The weakness in real estate closings and why we should all worry
The $162.8 billion real estate industry employs more than 2.2 million people. We are a cornerstone of the American economy, but our future is in danger because of a surprising weakness, inertia.
For decades, the real estate industry has been slow to adopt technology. We have relied on in-person services and mostly manual processes. The global pandemic exposed the limitations of our antiquated methods, as shutdowns forced us to adopt technology to continue doing business. The current crisis also illuminated that the real estate industry's practices do not align with modern consumers' expectations. Amber Naslund, a real estate consumer, recently lamented on Twitter that she was told her options were fax or mail when seeking past mortgage documents. Her response, "It is 2020, right?" Naslund's frustration is echoed by many consumers, especially as we are navigating the restrictions of COVID-19.
As the market rebounds from COVID-19 closures, one symptom of this inertia has emerged: lenders are being flooded with a rising volume of mortgage applications, and notary availability is at an all-time low. You wouldn't believe that notary availability would be a reason for alarm, but we're starting to see a concerning crack that suggests otherwise.
Notaries have always been crucial to real estate, and during the pandemic, deemed essential workers. In response to COVID-19, the industry moved toward a more electronic home buying process — including a patchwork of temporary and permanent legislation that has allowed remote online notary in most states. This was a salient move because, in most counties, a home closing transaction cannot be closed without a notary.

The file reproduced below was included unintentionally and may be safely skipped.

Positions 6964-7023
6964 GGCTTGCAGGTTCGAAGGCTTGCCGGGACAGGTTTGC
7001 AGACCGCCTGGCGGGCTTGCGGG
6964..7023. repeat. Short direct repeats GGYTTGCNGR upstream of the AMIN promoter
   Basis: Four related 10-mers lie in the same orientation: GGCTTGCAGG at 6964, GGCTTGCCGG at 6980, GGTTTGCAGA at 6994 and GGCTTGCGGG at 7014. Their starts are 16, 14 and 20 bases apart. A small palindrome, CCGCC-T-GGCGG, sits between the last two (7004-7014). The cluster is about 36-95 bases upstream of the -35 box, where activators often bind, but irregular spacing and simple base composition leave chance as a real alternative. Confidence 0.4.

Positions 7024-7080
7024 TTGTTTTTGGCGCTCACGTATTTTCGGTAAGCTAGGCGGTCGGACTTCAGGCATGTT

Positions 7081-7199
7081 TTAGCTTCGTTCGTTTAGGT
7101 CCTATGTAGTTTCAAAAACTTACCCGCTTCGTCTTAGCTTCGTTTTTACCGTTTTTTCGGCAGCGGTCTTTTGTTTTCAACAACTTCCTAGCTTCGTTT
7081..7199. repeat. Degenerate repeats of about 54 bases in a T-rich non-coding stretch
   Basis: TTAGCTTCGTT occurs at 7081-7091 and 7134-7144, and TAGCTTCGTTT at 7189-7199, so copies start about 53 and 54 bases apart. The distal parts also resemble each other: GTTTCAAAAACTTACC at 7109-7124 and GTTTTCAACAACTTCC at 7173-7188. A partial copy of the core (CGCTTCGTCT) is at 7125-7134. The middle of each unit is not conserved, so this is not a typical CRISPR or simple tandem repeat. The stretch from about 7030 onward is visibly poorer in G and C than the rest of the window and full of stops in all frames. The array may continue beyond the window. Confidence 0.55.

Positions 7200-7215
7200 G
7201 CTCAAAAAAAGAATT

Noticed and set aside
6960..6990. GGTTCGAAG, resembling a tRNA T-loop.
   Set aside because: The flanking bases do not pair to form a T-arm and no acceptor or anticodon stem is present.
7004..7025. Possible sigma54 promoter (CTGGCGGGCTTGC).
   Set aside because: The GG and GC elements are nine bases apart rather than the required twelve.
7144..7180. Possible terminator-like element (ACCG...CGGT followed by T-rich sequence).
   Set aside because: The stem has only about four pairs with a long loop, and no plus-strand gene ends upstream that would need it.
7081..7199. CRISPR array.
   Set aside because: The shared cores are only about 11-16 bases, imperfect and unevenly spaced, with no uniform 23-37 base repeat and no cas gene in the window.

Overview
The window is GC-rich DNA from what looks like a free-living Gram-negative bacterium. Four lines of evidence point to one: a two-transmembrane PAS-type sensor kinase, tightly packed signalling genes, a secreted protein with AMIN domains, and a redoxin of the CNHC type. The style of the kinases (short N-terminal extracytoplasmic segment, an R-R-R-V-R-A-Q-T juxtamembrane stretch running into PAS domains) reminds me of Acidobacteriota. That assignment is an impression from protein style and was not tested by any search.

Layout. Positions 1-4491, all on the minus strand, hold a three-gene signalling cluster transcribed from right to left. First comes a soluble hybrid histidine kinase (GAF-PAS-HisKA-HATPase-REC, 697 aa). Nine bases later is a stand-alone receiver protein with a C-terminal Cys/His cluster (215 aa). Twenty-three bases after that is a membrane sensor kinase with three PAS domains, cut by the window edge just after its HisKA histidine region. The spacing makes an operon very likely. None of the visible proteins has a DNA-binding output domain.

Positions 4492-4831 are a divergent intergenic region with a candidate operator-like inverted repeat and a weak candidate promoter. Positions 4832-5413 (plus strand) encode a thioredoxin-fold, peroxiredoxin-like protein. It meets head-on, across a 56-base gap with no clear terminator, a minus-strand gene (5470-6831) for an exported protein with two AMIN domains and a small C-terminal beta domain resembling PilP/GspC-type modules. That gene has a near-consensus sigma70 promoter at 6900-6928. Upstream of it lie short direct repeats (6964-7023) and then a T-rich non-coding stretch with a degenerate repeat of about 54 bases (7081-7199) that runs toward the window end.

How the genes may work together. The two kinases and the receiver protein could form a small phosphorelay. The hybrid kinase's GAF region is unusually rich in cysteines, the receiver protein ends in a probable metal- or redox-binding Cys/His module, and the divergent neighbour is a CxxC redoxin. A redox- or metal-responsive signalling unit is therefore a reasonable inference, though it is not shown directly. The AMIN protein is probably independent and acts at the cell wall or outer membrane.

Notaries are in high demand but short supply. We received data from Signature Closers, a network of notary agents and attorneys, showing that in April 2020, notaries not accepting signings for 15 or more days increased 1,225% compared to April 2019. This problem became visible in March but continues as resales rebound, and refinancings cause loan volumes to skyrocket.
The decrease in notary availability is made worse when lenders do not offer RON. Many homeowners are not even provided the option and must rely on an in-person notary signing. In many cases, this means having a notary come to your home. Monica Pauli, founding member of Compass, says her clients are frustrated that they cannot close online. She shared a recent story, saying, "I was working with a client, and it was an all-cash deal. My client, the seller, needed to get a notary to come to his home to sign the closing documents, but all the notaries were booked. He could not understand why he could not just do it all online."
Pauli agrees with her clients, and says, "The biggest negative to our whole transaction is the most important piece of closing — getting the documents signed. We cannot do that online. You have to have a notary come to your home during COVID. I don't want anyone in my house, and neither does my client."
The unavailability of notaries is concerning but is symptomatic of a more significant problem, the failure to implement technology. The answer is not more notaries but technology adoption. We cannot afford to continue to cling to outdated processes. Doing so is a disservice to consumers and the health of our industry.